History of Wedding Dresses

Since the dawn of time, wedding dresses have been a major consideration for any potential bride. After all, this is one of the most important moments in a person’s life. The wedding dress is one of the first things people think of when they think of a wedding ceremony. Little girls have often played dress up with white gowns, placing plastic crowns on their heads dreaming about their big day. The traditional white wedding dress has a long and varied history that is rich with tradition and culture.

Women have been getting married for hundreds of years. However, not all of the wedding dresses were white and large in shape. Before the Victorian Era, wedding dresses were varied in terms of color and the fabric used was dependent upon the woman’s social class. Still, no matter the color or style of the wedding dress, it has always been a special consideration for the bride.

During the Medieval time period, women took great care when choosing their wedding dress. After all, during this time, it wasn’t just a union between two people but between families. Women of high social status usually wore the brightest of colors and the most expensive of fabrics: Velvet and silk were most common. Poorer women still wore their best dresses, but they were rarely made with such materials. The more additions to a wedding dress, the higher up in class a bride and her family were. Thus, it was not uncommon for women to add long trains, elaborate sleeves, and items like lace to their dresses.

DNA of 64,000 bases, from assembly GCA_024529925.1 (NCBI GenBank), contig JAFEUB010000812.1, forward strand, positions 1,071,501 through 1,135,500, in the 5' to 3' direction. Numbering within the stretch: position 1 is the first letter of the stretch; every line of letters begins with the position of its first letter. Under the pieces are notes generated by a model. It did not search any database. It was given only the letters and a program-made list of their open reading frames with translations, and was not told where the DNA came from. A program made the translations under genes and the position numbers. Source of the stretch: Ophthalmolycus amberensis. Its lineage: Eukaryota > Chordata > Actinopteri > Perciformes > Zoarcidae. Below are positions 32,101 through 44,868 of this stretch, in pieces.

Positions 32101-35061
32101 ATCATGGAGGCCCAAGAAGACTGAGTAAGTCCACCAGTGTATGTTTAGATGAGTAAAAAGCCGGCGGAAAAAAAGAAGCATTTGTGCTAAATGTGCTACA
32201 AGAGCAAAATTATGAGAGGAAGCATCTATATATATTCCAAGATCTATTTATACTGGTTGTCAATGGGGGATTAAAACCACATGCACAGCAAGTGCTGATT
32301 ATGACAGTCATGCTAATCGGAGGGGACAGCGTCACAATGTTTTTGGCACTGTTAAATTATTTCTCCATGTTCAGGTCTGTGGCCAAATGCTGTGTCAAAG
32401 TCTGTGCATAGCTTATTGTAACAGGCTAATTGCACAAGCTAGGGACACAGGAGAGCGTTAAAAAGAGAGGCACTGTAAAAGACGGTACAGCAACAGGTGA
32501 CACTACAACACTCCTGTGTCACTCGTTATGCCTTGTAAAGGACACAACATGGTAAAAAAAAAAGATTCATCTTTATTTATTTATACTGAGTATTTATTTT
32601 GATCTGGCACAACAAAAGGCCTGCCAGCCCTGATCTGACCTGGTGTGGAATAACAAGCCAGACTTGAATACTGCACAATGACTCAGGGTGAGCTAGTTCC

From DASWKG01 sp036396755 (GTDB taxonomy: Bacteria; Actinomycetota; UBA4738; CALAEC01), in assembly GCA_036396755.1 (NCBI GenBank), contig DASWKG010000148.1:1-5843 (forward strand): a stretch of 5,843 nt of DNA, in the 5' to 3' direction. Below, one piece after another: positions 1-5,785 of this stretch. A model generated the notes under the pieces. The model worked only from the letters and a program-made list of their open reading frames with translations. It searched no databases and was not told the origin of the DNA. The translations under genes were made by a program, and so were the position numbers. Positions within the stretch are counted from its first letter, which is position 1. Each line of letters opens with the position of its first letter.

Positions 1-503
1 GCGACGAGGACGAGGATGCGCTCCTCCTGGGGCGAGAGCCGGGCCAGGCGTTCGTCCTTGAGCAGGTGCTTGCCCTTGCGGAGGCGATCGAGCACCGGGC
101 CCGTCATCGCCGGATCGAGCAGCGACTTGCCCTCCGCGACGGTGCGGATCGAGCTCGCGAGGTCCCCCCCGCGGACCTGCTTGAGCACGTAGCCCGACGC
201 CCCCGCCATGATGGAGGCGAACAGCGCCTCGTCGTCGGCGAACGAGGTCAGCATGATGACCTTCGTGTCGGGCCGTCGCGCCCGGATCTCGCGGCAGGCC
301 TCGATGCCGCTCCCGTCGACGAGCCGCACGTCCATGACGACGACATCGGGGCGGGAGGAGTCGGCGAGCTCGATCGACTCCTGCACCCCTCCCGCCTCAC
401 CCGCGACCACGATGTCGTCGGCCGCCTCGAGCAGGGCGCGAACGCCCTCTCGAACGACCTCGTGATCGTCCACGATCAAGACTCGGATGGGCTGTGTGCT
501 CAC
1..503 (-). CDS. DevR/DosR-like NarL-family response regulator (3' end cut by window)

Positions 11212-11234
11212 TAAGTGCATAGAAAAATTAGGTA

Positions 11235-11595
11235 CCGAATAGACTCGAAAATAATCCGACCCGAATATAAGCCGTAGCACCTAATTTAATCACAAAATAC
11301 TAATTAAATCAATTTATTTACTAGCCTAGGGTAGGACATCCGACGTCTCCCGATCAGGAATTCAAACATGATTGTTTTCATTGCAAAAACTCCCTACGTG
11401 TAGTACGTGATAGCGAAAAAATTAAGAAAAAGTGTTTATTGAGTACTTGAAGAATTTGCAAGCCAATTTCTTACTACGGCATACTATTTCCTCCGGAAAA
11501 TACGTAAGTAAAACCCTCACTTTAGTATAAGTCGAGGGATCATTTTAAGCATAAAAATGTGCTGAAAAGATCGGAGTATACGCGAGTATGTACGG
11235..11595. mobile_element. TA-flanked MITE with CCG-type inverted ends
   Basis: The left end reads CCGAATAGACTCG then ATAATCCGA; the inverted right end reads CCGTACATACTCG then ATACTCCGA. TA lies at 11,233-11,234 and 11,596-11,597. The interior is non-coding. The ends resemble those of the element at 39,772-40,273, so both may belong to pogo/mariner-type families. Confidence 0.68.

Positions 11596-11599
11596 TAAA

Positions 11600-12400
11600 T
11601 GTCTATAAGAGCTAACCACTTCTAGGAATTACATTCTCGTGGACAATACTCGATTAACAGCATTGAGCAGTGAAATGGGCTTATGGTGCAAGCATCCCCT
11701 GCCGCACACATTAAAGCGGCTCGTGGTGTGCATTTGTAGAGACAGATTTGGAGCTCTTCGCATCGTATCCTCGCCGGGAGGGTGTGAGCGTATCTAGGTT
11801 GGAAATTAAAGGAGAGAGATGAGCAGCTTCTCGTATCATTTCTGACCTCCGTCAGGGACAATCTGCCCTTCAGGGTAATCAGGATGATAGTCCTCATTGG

The traditional or white wedding dress that we know today came as a result of Queen Victoria’s wedding in 1940 to Prince Albert of Saxe. A common misconception is that white was initially chosen because it symbolized purity. In fact, blue was the color that symbolized purity: white symbolized wealth.

No one thought Queen Victoria would walk down the aisle wearing white. Her wedding was already the social event of the year. The fact that she married in a white dress only added to the moment. Soon, other women followed the Queen’s lead and chose white wedding dresses for their big day. The elaborate lace-laden dress soon became all the rage. As time went on, the color white and the white wedding dress came to symbolize virginity and purity.

Though white wedding dresses continued in popularity, certain events throughout history affected what women wore for their wedding day. For example, during World War II, it was not uncommon for women to marry in their Sunday or church dresses. This changed after the war, during more prosperous times.

Today, the wedding dress is still a major consideration, though women have a lot of flexibility in regards to the length, color, and materials used for the garment. Expensive fabrics like silk are still common, and so too are elaborate additions like beaded bodices. However, many women today are married in everything from elaborate ballgowns in bright colors like red to short ivory-colored suits.


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